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Four 7.5-kg spheres are located at the corners of a square of side 0.80 m. Calculate the magnitude and direction of the gravitational force exerted on one sphere by the other three.

Giancoli, Douglas C., Physics: Principles with Applications, 7th Ed., ©2014. Reprinted by permission of Pearson Education Inc., New York.
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Quick Answer: 

$1.1\times 10^{-8}\textrm{ N}$

Giancoli 7th Edition, Chapter 5, Problem 42


Chapter 5, Problem 42 is solved.

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Transcript for this Giancoli solution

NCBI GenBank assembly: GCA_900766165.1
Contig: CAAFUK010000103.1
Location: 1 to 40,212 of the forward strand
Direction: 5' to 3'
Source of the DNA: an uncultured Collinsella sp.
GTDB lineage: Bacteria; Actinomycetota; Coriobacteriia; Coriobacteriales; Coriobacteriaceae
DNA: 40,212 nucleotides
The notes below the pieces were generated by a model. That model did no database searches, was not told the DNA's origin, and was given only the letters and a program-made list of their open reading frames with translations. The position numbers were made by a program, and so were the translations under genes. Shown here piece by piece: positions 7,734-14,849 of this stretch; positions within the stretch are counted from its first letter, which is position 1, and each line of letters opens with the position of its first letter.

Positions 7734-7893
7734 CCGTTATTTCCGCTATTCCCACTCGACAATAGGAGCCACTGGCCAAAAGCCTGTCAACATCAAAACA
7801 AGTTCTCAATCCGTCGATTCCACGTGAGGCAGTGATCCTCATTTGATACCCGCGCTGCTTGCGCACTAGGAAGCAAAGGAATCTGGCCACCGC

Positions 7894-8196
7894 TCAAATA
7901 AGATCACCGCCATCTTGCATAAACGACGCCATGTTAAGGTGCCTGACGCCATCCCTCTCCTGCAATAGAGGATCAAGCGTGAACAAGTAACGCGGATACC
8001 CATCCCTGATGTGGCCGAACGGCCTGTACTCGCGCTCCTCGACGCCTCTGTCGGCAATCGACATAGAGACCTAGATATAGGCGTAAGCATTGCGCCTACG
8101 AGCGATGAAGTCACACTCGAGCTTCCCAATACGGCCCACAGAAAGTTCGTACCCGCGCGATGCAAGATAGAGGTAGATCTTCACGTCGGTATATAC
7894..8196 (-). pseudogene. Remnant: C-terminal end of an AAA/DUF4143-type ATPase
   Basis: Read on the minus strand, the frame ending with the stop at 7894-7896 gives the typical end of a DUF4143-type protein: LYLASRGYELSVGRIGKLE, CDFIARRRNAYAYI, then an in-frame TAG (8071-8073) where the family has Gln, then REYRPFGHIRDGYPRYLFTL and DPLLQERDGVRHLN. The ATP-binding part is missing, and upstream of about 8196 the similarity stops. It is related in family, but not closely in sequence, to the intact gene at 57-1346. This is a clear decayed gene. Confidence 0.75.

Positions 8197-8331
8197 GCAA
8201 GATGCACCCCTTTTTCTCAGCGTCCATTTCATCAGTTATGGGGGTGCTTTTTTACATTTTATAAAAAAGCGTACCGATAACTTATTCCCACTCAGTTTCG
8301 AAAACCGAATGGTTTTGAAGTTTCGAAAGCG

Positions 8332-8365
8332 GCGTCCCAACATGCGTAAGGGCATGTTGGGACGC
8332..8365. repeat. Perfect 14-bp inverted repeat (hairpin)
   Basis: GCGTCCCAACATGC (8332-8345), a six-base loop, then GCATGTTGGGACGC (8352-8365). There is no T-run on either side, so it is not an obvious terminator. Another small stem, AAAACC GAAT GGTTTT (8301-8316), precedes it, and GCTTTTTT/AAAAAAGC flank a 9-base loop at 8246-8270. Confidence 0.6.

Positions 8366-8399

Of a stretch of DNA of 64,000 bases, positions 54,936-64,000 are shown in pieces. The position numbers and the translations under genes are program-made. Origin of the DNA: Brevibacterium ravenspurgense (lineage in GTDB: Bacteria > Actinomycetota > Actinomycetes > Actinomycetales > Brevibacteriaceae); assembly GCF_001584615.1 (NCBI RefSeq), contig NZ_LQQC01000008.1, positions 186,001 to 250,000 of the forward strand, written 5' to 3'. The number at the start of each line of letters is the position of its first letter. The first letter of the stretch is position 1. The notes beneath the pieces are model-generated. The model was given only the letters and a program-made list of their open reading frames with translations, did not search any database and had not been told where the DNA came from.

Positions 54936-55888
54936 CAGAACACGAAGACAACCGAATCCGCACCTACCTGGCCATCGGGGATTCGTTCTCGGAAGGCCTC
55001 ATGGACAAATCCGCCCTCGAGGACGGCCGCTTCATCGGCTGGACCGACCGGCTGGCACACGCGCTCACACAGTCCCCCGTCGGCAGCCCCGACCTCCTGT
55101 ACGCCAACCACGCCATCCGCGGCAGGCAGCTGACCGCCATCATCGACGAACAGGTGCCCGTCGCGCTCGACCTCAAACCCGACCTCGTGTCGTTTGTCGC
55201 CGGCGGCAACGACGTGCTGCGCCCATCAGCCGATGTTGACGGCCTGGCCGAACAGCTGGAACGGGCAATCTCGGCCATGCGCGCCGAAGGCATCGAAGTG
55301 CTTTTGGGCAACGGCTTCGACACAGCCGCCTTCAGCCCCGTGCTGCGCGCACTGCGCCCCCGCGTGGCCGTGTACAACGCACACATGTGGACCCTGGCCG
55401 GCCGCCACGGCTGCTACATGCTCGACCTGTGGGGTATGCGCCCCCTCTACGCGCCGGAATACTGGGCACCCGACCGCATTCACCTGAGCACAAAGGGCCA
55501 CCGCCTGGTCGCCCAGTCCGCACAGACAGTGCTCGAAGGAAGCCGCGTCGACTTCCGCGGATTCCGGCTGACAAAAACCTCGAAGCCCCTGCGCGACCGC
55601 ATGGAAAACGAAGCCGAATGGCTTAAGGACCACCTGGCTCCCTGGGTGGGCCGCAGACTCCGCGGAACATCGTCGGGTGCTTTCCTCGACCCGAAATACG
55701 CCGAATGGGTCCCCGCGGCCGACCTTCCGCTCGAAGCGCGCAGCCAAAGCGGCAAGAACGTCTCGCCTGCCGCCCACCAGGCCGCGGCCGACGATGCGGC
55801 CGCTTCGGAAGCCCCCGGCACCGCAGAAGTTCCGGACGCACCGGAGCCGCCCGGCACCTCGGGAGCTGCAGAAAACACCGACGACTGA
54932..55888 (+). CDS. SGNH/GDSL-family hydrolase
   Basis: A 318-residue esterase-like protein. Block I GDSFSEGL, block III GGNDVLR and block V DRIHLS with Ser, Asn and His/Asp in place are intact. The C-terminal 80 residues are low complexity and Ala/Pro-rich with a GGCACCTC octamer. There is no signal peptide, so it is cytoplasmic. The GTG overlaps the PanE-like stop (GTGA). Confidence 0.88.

This is Giancoli Answers with Mr. Dychko. We have a square with a side length of 0.8 meters and a mass of 7.5 kilograms at each corner and we'll find the net force on one of the masses due to the other three. There's gonna be a force upwards; let's call it force one force due to mass one and we have numbered all the masses - 1, 2, 3 and 4. Force due to mass 1 and the force due to mass 3 will be the same size forces because their masses are equal distances away; they are just different directions. And we can combine force 1 and 3 using Pythagoras because they are at right angles; it's a square after all, and we get our result there of F 3 plus 1. And then the direction of that result of force one and three will be the same as the direction of force 4 and so we can add those without any trigonometry because they are collinear; this resultant of F 1 and 3 is along the same line as force 4 because this is square and force 4 is gonna be on the diagonal, at a 45 degree angle, to a side and same with the resultant of F 1 and F 3. So we are using some shortcuts here because of the symmetry of this situation and if this mass was a different size mass than this one then the resultant of F 1 and 3 would not be along the diagonal and then we would have to use trigonometry and get into more complicated work. The concept will be the same but it would be a lot of busy work involved in calculating components and so on. So let's first do F 1 plus F 3 and that's gonna be combining F 1 and 3 using Pythagoras. And so we have a square root of F 1 squared plus F 3 squared and then down here I wrote, F 1 in place of F 3 because they have the same size and so it's 2 times F 1 squared, in other words and that's square root 2 times F 1. And then the resultant final force on this mass number 2 is going to be the result from here - square root 2 times F 1 plus the force 4. And this size force is gonna be different than the size of F 1 and 3. because the distance along the diagonal is not equal to the side length, it's gonna be further away so it's gonna be a smaller force and it's gonna be G times the one mass times other mass but they are the same size so we'll just use m squared divided by the distance to mass 4 squared. And then plus root 2 times F 1; G mass squared times distance to mass one squared. And you can factor out the G and the m squared and you have 1 over r 4 squared plus root 2 over r 1 squared. r 4 squared is r 1 squared plus r 1 squared because it's a right triangle so the distance along the diagonal here is this is r 4, that distance squared, this being the hypotenuse here is gonna be r 1 squared plus r 1 squared which is 2r 1 squared and so that's what I have written here. And substituting that in for r 4 we get this and then it makes it look a little cleaner by having a common denominator. So I multiply this term by 2 over 2 and now with the common denominator, we can add the numerator. So we have 1 plus 2 root 2 over 2 times r 1 squared and then I'll plug it into the calculator and get the answer. So we have gravitational constant times 7.5 kilograms squared times 1 plus 2 times square root 2 all divided by 2 divided by 0.8 meters squared and we get 1.1 times 10 to the negative 8 newtons is the resultant force and that's on a 45 degree angle to a side.